• Reliable, even in freezing temperatures
  • Less maintenance than other heating systems
  • Low operating costs (when using gas)
  • Long lifespan (20-30 years)
  • Easy and inexpensive installation
  • Modern furnaces can be up to 98.5% efficient 


  • Can have expensive operating costs if using electricity (gas is usually less expensive)
  • Shorter lifespan than electric heaters
  • Very low health risks, such as potential for fire and carbon monoxide exposure 
  • Older furnaces may only be 56-70% efficient 

Heat Pumps

Heat pumps are a heating and cooling system that works by transferring heat from one location to another. Heat pumps absorb warmth from outside of your home, such as from the ground, water, and air. They usually come in different types, specialized by which medium they extract heat from (ground, water, or air), and this method of transferring thermal heat has grown in popularity due to the fact that it does not burn any fuel and thus emits no carbon dioxide that can be harmful to the environment. 


  • Sustainable and environmentally-friendly
  • High-efficiency 
  • Low maintenance when properly installed
  • Safe and easy to use


  • Increased electric energy usage (bad for areas where electric energy is expensive)
  • Requires more extensive planning and preparation for installation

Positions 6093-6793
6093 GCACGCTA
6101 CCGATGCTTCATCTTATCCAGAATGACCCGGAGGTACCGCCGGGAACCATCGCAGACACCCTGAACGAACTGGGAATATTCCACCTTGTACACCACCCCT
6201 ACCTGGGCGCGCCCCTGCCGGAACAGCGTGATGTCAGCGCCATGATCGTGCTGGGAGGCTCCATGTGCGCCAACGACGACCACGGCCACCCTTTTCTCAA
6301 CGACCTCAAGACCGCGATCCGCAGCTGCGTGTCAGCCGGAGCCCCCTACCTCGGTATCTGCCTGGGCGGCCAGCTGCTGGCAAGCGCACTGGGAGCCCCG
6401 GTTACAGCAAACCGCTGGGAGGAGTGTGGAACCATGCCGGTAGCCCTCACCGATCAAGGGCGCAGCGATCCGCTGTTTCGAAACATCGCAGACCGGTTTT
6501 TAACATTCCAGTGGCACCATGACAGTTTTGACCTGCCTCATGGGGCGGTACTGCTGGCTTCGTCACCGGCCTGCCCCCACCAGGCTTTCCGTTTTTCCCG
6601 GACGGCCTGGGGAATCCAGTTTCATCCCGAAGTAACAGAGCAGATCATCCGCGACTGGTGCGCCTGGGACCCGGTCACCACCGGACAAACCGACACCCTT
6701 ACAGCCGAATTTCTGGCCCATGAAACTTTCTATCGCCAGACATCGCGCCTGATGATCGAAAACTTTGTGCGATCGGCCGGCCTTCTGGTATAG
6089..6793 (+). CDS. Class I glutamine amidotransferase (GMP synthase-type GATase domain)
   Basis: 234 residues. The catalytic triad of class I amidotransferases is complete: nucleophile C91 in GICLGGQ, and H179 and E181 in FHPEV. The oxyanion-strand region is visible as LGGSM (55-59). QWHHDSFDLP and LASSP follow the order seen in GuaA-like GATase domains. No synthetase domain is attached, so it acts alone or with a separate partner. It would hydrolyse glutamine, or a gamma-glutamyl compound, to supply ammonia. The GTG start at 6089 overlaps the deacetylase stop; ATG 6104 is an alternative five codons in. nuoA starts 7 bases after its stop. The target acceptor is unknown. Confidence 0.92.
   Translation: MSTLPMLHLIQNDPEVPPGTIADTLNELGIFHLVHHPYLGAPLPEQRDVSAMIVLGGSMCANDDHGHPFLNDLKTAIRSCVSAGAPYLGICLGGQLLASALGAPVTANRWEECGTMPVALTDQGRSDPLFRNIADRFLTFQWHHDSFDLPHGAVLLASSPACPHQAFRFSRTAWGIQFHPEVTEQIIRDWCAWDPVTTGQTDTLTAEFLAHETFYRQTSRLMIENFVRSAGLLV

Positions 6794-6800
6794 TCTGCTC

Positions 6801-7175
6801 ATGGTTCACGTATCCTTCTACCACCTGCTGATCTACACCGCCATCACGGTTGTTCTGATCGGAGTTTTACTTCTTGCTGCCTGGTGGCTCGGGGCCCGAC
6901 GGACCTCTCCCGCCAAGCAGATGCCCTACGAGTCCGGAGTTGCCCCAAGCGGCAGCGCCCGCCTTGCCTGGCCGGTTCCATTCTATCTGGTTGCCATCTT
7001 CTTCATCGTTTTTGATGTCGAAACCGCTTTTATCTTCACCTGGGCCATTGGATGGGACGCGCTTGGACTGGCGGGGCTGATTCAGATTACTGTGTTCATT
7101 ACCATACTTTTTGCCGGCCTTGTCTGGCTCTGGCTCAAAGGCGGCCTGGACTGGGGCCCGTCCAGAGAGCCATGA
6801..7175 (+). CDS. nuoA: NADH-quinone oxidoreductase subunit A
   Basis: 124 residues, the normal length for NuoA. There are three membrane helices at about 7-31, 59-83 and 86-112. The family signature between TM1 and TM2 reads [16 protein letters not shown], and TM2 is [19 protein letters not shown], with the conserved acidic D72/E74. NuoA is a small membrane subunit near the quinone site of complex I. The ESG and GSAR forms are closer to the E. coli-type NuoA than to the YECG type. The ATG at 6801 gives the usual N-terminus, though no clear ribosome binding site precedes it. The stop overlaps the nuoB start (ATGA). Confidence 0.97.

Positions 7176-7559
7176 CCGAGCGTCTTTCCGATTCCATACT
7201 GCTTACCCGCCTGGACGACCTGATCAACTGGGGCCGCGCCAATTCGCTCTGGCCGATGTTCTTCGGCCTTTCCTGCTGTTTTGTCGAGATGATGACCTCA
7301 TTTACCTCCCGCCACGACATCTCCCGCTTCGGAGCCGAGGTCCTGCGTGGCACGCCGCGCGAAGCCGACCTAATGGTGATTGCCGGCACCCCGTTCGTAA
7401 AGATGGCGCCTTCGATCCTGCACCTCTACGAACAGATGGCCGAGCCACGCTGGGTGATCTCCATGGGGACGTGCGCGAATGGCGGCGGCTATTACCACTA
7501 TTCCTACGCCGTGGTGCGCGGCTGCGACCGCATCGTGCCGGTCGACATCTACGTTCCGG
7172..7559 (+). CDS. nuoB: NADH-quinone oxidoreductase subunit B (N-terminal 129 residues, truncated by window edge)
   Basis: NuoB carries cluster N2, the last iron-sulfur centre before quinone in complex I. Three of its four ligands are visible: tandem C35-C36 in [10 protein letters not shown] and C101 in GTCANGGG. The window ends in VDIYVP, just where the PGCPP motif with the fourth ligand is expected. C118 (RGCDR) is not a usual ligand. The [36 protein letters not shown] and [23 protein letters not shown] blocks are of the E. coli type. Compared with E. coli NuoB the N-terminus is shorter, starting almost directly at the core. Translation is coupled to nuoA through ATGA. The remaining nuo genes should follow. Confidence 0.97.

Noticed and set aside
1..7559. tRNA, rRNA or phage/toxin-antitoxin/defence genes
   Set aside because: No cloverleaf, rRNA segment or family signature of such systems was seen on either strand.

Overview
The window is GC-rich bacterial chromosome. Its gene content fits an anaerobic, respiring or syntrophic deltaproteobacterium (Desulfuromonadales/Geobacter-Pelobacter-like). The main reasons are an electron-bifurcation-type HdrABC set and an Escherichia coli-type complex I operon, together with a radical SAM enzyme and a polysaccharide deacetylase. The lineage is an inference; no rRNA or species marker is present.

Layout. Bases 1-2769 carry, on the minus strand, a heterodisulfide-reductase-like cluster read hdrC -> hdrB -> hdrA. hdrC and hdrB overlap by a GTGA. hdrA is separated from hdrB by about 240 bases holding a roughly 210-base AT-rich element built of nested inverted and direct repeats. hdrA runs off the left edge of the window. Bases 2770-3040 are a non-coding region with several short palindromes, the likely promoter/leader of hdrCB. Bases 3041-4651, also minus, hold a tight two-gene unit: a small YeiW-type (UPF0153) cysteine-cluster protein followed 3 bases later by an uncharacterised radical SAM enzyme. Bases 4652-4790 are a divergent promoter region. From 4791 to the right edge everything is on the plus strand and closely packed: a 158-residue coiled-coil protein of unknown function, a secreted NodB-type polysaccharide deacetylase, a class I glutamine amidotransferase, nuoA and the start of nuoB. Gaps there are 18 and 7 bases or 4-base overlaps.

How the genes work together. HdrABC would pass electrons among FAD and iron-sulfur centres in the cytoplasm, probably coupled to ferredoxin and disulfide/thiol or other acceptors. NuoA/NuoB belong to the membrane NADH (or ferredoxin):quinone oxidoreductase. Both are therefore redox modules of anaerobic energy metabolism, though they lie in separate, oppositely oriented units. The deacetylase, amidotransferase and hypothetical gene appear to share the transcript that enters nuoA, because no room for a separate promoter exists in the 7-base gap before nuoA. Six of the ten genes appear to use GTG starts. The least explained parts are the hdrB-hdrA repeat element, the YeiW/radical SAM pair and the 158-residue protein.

• Requires an experienced technician for installation
  • Lower lifespan than furnaces (15 years)


Boilers are another heating appliance that operate in a similar way to furnaces. Using an energy source such as gas or electricity, water is heated to a set temperature within a boiler and distributed throughout the home via piping. This hot water circulates through pipes and radiators located throughout the home, and the radiant heat from the water and its piping in turn heats the surrounding environment. The water will pass through the entire home in a closed loop, then return to the boiler in order to be heated again. Like furnaces, they can achieve up to 98.5% efficiency in newer models, while older models can be as low as 56% efficient. 


  • Energy-efficient (newer models)
  • Can be versatile in heating water for at-home use 
  • Consistent and even heat
  • Low operating costs


  • Higher installation costs
  • May require extra space and heating infrastructure (pipes)
  • Older models are inefficient 
  • Very low health risks, such as potential for fire and carbon monoxide exposure

Radiant Heating